For the last half century, the novels of Philip Roth have re-energized American fiction and redefined its possibilities, leading the critic Harold Bloom to proclaim Roth “our foremost novelist since Faulkner.” Roth’s comic genius, his imaginative daring, his courage in exploring uncomfortable truths, and his assault on political, cultural, and sexual orthodoxies have made him one of the essential writers of our time. By special arrangement with the author, The Library of America continues the definitive edition of Roth’s collected works.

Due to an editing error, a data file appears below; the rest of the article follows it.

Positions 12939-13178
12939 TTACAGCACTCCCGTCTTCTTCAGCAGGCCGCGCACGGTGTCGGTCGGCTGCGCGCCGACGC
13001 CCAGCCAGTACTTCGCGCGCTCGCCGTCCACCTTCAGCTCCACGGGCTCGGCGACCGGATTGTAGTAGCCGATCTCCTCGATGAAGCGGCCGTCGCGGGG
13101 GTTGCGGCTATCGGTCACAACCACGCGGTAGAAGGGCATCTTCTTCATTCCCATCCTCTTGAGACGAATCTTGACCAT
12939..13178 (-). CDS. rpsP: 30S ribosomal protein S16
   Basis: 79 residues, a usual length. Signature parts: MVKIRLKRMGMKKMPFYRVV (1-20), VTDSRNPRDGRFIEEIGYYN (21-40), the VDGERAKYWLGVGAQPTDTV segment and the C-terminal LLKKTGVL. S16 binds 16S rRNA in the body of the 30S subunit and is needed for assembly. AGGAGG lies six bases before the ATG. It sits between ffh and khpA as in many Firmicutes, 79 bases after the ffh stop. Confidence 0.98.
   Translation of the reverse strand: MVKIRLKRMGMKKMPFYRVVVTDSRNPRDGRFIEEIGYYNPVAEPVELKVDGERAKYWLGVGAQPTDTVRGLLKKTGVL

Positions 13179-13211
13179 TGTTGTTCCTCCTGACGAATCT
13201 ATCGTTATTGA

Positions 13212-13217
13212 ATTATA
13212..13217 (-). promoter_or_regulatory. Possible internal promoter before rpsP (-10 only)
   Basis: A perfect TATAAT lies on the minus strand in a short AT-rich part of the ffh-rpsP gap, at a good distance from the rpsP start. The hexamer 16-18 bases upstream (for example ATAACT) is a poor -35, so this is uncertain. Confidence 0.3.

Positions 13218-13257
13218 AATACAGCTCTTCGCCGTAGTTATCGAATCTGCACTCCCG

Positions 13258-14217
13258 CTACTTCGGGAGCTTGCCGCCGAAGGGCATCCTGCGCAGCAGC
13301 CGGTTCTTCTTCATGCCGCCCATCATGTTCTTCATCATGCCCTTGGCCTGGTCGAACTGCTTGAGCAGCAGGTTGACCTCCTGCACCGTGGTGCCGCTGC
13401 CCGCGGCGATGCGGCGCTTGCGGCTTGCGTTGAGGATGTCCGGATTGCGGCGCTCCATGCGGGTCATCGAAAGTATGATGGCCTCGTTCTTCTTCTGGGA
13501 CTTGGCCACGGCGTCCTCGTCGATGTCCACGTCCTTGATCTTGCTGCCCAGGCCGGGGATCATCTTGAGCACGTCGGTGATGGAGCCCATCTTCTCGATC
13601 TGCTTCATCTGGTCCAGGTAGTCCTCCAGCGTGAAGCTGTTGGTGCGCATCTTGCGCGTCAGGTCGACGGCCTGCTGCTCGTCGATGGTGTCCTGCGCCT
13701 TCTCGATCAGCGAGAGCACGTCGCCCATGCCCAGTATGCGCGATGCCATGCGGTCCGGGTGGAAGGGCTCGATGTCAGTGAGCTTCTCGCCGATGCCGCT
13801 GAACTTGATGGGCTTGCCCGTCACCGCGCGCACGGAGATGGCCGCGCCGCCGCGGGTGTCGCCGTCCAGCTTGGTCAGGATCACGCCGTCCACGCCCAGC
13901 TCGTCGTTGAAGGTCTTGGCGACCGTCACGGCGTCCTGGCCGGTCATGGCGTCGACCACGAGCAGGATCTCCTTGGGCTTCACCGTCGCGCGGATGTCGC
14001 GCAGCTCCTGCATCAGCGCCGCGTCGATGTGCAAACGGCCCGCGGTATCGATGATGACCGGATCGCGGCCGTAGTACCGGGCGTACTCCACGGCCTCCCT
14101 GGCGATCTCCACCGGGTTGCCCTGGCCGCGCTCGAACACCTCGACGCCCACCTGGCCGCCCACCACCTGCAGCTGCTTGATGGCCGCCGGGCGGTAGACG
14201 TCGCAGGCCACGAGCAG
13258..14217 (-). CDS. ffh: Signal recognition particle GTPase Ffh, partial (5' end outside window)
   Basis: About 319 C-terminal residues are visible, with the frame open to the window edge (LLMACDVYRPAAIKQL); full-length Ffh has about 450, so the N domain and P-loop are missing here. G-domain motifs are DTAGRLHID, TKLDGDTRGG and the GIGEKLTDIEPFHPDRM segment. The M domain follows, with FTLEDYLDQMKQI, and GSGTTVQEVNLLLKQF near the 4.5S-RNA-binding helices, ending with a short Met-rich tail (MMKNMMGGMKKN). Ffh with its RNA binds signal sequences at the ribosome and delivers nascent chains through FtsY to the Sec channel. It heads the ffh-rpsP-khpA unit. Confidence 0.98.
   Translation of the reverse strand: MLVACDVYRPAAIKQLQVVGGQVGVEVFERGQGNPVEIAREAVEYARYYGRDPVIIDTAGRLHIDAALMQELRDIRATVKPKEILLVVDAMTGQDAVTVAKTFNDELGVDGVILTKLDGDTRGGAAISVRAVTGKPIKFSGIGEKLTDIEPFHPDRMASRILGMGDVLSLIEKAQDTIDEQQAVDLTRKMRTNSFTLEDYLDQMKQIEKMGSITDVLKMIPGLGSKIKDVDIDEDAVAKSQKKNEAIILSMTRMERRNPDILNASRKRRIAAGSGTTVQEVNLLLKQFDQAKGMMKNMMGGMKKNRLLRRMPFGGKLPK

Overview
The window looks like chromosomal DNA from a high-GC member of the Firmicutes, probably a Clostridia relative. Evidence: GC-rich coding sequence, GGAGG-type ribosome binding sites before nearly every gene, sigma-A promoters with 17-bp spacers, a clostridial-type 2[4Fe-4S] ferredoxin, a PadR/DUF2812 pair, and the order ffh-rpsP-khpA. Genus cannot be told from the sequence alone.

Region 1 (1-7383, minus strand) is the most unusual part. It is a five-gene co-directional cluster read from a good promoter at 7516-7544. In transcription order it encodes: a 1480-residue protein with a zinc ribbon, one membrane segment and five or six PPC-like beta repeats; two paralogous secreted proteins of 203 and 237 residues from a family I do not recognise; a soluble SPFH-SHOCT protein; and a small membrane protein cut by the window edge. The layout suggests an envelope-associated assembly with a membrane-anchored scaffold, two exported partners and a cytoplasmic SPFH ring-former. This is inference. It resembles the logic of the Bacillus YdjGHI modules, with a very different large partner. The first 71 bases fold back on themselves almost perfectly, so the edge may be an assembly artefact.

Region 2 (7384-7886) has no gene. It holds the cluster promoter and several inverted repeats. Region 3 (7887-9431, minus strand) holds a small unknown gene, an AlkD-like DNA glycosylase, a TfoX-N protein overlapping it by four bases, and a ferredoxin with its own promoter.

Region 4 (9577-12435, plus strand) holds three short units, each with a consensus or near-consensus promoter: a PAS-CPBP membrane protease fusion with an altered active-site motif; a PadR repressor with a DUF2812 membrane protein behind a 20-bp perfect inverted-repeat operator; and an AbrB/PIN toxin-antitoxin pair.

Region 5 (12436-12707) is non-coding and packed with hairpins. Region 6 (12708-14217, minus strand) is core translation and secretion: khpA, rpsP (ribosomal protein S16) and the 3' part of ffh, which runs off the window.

This fifth volume of The Library of America’s definitive edition of Philip Roth’s collected works presents four books that exemplify the description of Roth, proposed by British novelist Anthony Burgess, as a writer “who never steps twice into the same river.” The Counterlife (1986) is a novel told from conflicting perspectives about people enacting drastic dreams of renewal and escape. The Facts (1988)—the first of the “Roth Books”—is a novelist’s autobiography in which the author presents his own battles defictionalized and unadorned. In the second Roth book, Deception (1990), a married American named Philip, living in London, and the married Englishwoman who is his mistress meet sporadically in a secret trysting place where the woman eloquently reveals herself to her lover as they talk before and after making love. In the third Roth book, Patrimony (1991), the author watches as his 86-year-old father, Herman Roth, battles a fatal brain tumor.
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